Individual actions to tackle climate change, even when added together, achieve so little because cheap and reliable energy underpins human prosperity. Fossil fuels currently meet 81% of our global energy needs. And even if every promised climate policy in the 2015 Paris climate agreement is achieved by 2040, they will still deliver 74% of the total.
When climate campaigners urge people to change their everyday behavior, they trivialize the challenge of global warming. The one individual action that citizens could take that would make a real difference would be to demand a vast increase in spending on green-energy research and development.
Source: Empty Gestures on Climate Change by Bjørn Lomborg – Project Syndicate
This is interesting. It describes the rules, such as they are, that will govern the impeachment trial in the Senate. The proceedings will be presided over by Chief Justice Roberts but that’s separate from the role of the judge which falls collectively to the Senators…they are judge and jury. The author compares the rules governing impeachment to Calvinball…the rules are pretty much whatever 51 Senators want them to be.
The rules under which Donald Trump will face trial in the Senate are a combination of theatrically detailed and maddeningly vague.
— Read on www.lawfareblog.com/imagining-senate-trial-reading-senate-rules-impeachment-litigation
Here’s some quasi-scientific evidence of something I’ve noticed in Toronto. I think there are a lot of people (like me) whose Toronto homes are often vacant. It’s a sign of inequality of incomes/wealth.
My one-bedroom apartment in Toronto is vacant more than half the time.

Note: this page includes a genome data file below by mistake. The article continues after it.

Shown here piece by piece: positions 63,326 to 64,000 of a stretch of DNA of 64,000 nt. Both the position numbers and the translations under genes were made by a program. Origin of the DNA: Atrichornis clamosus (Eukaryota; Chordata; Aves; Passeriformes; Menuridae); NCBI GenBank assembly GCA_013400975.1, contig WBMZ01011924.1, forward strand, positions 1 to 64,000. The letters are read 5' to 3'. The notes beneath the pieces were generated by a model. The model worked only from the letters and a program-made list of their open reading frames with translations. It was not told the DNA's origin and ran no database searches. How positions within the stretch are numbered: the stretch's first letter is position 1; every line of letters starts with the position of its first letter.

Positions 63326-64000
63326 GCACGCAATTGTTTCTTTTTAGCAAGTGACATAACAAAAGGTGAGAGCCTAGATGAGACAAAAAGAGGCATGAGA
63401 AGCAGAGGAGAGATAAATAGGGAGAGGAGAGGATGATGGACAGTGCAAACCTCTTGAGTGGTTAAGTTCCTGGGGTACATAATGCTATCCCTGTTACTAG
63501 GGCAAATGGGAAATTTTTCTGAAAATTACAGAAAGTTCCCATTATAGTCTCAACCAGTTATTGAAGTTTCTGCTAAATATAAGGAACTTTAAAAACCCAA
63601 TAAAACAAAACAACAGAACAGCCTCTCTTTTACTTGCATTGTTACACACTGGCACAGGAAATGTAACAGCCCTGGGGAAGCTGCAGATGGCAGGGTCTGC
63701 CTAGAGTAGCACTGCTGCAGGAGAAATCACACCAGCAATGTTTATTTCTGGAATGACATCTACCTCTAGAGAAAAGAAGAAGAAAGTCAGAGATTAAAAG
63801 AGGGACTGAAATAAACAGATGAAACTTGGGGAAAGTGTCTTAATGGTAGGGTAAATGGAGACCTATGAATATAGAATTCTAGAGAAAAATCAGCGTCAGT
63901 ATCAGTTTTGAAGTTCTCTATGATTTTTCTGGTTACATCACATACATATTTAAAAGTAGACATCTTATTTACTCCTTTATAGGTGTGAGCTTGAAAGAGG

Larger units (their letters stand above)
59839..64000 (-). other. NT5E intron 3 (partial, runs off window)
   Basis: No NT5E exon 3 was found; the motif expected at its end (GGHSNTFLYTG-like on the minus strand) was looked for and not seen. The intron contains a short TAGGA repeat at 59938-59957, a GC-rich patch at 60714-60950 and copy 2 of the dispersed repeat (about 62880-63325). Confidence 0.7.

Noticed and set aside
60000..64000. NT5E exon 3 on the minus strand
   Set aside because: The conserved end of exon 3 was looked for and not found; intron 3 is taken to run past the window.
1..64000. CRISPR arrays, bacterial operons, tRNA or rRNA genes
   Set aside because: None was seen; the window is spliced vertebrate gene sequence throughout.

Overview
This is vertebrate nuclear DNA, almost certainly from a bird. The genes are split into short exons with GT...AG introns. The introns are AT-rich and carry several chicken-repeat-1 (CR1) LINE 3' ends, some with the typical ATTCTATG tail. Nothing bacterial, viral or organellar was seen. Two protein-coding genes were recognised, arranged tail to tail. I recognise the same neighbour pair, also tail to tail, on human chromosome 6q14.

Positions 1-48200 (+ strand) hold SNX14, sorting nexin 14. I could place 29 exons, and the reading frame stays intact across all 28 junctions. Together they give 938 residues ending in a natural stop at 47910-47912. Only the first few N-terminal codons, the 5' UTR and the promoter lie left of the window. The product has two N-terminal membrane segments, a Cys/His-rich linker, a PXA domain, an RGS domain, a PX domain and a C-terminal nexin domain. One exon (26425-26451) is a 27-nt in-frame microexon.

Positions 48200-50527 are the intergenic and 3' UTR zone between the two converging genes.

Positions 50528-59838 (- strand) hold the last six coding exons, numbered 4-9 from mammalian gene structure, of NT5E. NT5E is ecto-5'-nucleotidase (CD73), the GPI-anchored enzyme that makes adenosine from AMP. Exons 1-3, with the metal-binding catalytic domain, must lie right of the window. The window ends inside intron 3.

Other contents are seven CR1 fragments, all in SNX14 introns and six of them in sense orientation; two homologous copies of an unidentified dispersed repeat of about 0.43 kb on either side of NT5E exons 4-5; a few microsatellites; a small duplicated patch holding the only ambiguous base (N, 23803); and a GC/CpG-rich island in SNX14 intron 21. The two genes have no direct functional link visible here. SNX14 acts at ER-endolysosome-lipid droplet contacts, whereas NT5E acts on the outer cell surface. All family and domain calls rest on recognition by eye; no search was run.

The young family that lives next to me seems to be there only half the time. They have a loud toddler. It’s easy to tell when they’re home. I’m guessing they’re using it as a pied-a-terre.
My granddaughter has a friend who lives near her school but whose family also has a home in Scarborough.
I can’t think of what a good regulatory approach to this situation should be. The objective would be to redistribute the existing supply of housing in order to meet the needs of families who can’t afford adequate housing. Taxing perpetually vacant condos
might work. Taxing merely under-used condos and apartments would be hard to do and probably wouldn’t change behaviour much – just tick off people like me.
Public shaming would be effective. For example, change the rules for overnight parking so that occasional residents like me have to display a big parking permit in their windshield that says, “I’m partially responsible for the affordable housing crisis.” That approach wouldn’t address the absentee condo owners.
Better would be incentives for people to rent out their living space when they’re not using (the government would subsidize AirBnB listings? That doesn’t sound right, but why not if it brings extra supply on to the market?)
As usual, I’m conflicted. It’s great to see the old Expos uniforms, but it does seem a little goofy if you’re a Nationals fan. Better: the suggestion of sporting early 70s Washington Senators uniforms.
Washington Times columnist Thom Loverro called it a “cheap, lazy, thoughtless promotion,” indicating that any claim to a connection between the two teams seems as distasteful as American poutine.
To have Guerrero tossing the opening pitch is to “celebrate a corpse,” he suggested, and posited that D.C. should look to its own past, which includes the Washington Senators who took off for Texas in the early 1970s.
Commenters tended to agree, with one asking rhetorically: “why do we give a rats arse about Montreal?” Another local tweeted that the throwback jersey “manages to disrespect both Expos fans and fans of both Senators teams” (there were two iterations).
Source: Throwback Expos day at D.C. baseball game divides Montrealers — and Americans | CTV News
“Who Should Get This
While sometimes viewed as wasteful, paper towels are a great way to tackle the occasional (yet inevitable) messes. Although a dishrag or sponge is suitable to handle smaller spills, the convenience of paper towels make them perfect for more substantial things like the routine daily drying of tear-soaked countertops and floors. For that reason we recommend keeping a roll or two handy anywhere crying is likely to occur, including on public transportation, at the post office, in a random CVS that one time for no reason, or basically anywhere inside or outside.”
Source: Wirecutter Review: The Best Paper Towel for Mopping Up Tears – McSweeney’s Internet Tendency